Chartered Tax Advisers & Accountants

BUDGET 2015 – HOT OR NOT?

Published On: 20 March 2015
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Modernisation, much self-praise (depicted by one tabloid showing the Chancellor in a pair of ‘hot pants’), and the benefits of being ‘one United Kingdom’ were the messages repeated throughout the Chancellor’s 2015 Budget speech on Wednesday 18 March.

Looking to the future, a new £1 coin showing images of the four nations is to be released and annual tax returns are to become a thing of the past. However, the nation’s view on the question of ‘Hot or Not?’ will be decided at The General Election in May.

Below are a few of the main points from the Budget. More information will be available shortly on our website, www.msactax.co.uk.

Goodbye to the Annual Tax Return

The abolition of the annual tax return is part of the ‘vision’ to modernise the tax system. Digital tax accounts will hold information already provided to HMRC from third parties (e.g. employment income and bank interest). Taxpayers will then log-in and confirm that the information is correct. Further details are to be released later this year.

It is hoped that this could lead to lower annual tax compliance costs for many and it should be a simple transition for our business clients who use cloud based accounting software.

Capital Gains Tax

With the announcement of further restrictions to the Entrepreneurial Relief (ER) rules, business owners will most likely now pay capital gains tax at the rate of 28% (instead of the 10% rate available using ER) on the disposal of personal assets used in a company or a partnership – that is unless at least 5% equity in the company or in the partnership is sold at the same time.

Also, ER is no longer available on disposal of shares in a company that does not have a trade (or a ‘relevant’ trade). This will affect companies set up to invest in other companies or partnerships.

Pension News

Budget 2014 announced the introduction of flexibility on pension drawdown from April 2015 and now, from 6 April 2016, people already receiving income from an annuity will be able to sell the annuity and pay tax only at their marginal rate of tax instead of at the current rate of 55%.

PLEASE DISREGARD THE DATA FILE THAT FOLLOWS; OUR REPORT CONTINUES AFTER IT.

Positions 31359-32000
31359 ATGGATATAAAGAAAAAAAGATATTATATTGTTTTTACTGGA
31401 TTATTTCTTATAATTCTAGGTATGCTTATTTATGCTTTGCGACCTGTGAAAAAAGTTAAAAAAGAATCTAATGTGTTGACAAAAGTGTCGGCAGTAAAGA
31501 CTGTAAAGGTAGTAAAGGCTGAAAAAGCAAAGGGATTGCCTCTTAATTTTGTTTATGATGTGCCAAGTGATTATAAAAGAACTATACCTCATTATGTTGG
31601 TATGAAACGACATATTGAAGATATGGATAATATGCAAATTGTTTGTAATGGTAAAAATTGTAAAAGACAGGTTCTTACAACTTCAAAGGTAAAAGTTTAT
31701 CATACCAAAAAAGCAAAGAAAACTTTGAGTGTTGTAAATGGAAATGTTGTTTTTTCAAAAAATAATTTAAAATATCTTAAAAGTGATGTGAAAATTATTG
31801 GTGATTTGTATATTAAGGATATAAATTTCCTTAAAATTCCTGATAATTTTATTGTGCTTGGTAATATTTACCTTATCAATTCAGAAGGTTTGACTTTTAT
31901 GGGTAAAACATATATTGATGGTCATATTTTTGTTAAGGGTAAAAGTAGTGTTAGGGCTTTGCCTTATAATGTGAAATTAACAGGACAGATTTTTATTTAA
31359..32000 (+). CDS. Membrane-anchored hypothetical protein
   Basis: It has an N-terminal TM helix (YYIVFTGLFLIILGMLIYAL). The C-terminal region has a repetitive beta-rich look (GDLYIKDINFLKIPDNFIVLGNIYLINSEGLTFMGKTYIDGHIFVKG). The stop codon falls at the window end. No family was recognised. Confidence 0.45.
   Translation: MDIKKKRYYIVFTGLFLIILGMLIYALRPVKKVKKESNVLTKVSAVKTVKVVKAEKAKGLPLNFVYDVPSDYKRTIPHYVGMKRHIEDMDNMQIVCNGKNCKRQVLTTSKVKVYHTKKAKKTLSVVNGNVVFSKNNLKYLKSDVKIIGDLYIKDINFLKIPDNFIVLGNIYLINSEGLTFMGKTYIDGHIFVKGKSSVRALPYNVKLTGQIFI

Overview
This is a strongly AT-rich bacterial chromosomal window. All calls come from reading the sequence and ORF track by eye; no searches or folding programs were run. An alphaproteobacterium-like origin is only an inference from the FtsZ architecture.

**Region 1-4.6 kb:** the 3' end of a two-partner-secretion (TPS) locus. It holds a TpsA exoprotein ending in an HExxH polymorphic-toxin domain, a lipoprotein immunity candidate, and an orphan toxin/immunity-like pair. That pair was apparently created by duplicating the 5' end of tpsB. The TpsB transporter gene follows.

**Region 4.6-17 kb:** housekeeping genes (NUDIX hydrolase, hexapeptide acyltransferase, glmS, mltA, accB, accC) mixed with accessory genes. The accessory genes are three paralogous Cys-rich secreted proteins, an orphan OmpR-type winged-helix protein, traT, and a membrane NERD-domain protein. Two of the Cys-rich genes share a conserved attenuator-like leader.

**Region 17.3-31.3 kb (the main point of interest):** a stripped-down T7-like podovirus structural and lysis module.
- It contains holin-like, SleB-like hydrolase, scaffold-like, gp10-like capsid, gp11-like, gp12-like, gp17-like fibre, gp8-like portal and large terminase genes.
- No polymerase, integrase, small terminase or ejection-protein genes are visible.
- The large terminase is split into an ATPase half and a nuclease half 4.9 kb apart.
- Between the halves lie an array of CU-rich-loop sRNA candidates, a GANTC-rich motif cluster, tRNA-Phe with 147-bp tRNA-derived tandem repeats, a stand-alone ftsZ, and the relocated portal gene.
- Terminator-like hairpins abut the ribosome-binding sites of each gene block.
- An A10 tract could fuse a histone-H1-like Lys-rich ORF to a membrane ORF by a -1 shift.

The bad news for those still saving towards their pension is that the lifetime allowance for pensions tax relief will be reduced from £1.25m to £1m from April 2016.

Tax Free Savings

The introduction of a Personal Savings Allowance will mean that from 6 April 2016, the first £1,000 of interest will be tax free for basic rate tax payers, saving up to £200 per annum. For higher rate taxpayers, the allowance reduces to £500. There will be no allowance for additional rate taxpayers (i.e. those paying income tax at the rate of 45%).

On the ISA front, in addition to the increased ISA limits announced in the Autumn Statement, from 6 April it will be possible to withdraw and redeposit ISA funds within the same tax year without impacting on the overall annual limits.

Also, more help for first time home buyers saving for a deposit with the introduction of a Help to Buy ISA from autumn 2015. Savings will be boosted by 25% up to a maximum of £3,000. The bonus is per person so those buying together can both receive a bonus.

Employment

Details of increases from October in the National Minimum Wage were announced prior to the Budget speech. The salary increase for a full time apprentice will be over £1,000, whilst a full time working adult will see a salary increase by just over £350.

Also, as announced in the Autumn Statement, from April 2015 trivial benefits of less than £50 will be exempt from tax and national insurance.

National Insurance Contributions (NICs)

News for the self employed is that Class 2 NICs will be abolished from April 2016. Restructuring of Class 4 NICs (also payable by the self employed) will take place with the introduction of a new contributory benefit test. More details on this will be announced later this year and we wait with interest to see the details of this new test.

Tax Avoidance and Evasion Measures

HMRC continue their crusade against tax evasion and avoiders by introducing tougher sanctions for the taxpayers, facilitators and promotors of ‘schemes’.

The Liechtenstein and the Crown Dependencies Disclosure Facilities will close at the end of 2015, which is earlier than expected. These will be replaced by ‘last chance’ disclosure facility between 2016 and mid 2017 with tougher penalties of at least 30% and, in some cases, no immunity from criminal prosecutions.

And Finally ….. The good news is that the fuel duty increase which had been scheduled for later this year has been abandoned, the duty on beer, spirits and cider has been reduced and the duty on wine has been frozen.

Please contact Stewart McKinnon, Catherine Sinclair or your usual contact at M&S if you would like further information on any of the above points.